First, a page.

There’s good business. And then there’s bad business, the kind of business practices that will lose you customers and win you nothing but complaints and badmouthing.
If you want to grow your small business or even keep the clients and/or customers you have now, you never want to:
Not answer the phone
In a time when everyone seems to have a phone sticking out of their pocket, there’s no excuse for not answering a call, one way or another. In a meeting with a client or busy with tasks? That’s what secretaries, call forwarding or voice mail are for.
Customers are not like your Mom; they’re not going to keep calling even if you don’t pick up because they’re worried about you.
Need to use the customer’s tools or equipment
Showing up to take pictures and asking the customer for a camera or showing up to install a floor and asking your customer if he has a saw you can borrow.
People with real businesses and real expertise have their own tools.
Refuse to listen to clients or customers
You may have years of experience and enough certifications and awards to paper a whole wall of your office, and certainly know best. That’s why they hired you and it may be why they fire you if they feel you’re not hearing what they have to say and going to give them what they want.
Sure, blue is the “in” color this year. But if the client wants green, listen and adapt.
Leave a job unfinished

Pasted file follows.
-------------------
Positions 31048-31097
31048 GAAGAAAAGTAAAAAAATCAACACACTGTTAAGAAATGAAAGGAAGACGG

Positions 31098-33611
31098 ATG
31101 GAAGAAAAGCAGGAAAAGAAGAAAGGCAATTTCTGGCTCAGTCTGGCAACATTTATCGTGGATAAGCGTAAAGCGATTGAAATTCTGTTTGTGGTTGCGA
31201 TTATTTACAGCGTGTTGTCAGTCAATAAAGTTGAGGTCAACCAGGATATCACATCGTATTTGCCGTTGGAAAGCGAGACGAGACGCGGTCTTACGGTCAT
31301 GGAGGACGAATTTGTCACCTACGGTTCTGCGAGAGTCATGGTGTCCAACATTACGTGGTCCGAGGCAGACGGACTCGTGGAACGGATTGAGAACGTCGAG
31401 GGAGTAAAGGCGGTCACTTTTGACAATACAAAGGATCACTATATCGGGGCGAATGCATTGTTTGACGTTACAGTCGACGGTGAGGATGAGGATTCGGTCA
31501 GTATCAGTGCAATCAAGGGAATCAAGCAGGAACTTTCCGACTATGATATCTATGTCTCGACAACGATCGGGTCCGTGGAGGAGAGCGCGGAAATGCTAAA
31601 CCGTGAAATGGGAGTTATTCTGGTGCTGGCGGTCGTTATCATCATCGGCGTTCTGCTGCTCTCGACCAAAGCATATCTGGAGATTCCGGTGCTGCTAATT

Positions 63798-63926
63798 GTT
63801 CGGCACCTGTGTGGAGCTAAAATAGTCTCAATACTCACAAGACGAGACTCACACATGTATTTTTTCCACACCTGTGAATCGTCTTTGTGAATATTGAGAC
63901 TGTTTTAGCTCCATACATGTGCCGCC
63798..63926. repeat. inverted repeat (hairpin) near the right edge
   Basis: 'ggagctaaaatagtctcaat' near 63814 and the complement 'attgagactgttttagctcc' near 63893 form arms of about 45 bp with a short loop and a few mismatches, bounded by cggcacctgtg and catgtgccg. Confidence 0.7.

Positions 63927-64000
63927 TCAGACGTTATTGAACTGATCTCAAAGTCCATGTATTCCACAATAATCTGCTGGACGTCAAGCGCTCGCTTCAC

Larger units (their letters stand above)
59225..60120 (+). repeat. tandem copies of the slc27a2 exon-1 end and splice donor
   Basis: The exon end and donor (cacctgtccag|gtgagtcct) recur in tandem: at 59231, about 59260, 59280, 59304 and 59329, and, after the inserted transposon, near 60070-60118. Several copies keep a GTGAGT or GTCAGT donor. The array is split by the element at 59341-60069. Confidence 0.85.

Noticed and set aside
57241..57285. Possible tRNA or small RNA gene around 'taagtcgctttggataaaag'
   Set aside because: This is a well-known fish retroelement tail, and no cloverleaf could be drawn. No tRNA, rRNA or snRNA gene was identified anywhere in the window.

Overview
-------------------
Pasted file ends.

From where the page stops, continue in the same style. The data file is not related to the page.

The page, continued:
Do you expect a customer to be pleased with your work when the job isn’t done? Do you think a customer will be sure to praise your work to all her friends when you’ve left debris all over their kitchen or lawn? Really? Not likely.
Even when you’re really pressed to get to the next job, you need to push down the feeling, rearrange your schedule and make sure you get the job in front of you done right first.
Not try to fix a problem related to your product and/or service
Sometimes problems are truly things that you can do nothing about. But you can still listen to the customer’s complaint and, in the best case scenario, give them some action they can take.
If it’s in your purview, though, you need to make it right, as Mike Holmes says. It’s important in terms of future business and potential referrals.
Make inaccurate estimates
If you’re not good at estimating how much a particular product or service will cost and/or how long it will take to finish a job or project, you really need to work on this skill. Your estimate is part of what will win you the work.
Not being able to estimate the cost and time a job will take accurately breeds poor client relationships. Customers don’t see it as you being inaccurate. They see it as you lying to them.
Send out an assistant to do your job
Always keep in mind that clients have hired you, not an assistant or underling. They want you working on their case or project or job.
Depending on what you do, you can get away with having an assistant do some parts of a job as long as you clearly supervise that person and/or their work. But you can’t send the assistant out to do your job and expect a client to be happy. And sending out a poorly trained or incompetent assistant is suicidal business-wise.
Be incompetent – but pretend not to be
Misrepresenting your credentials and/or your abilities is not only a quick way to run yourself out of business but may also lead to criminal charges or being sued.
And it really doesn’t matter whether or not you had good intentions and were “just trying to help someone out” and saving them the cost and trouble of looking for who to hire. If you are not qualified to do something or have not done it before, you shouldn’t be doing it.
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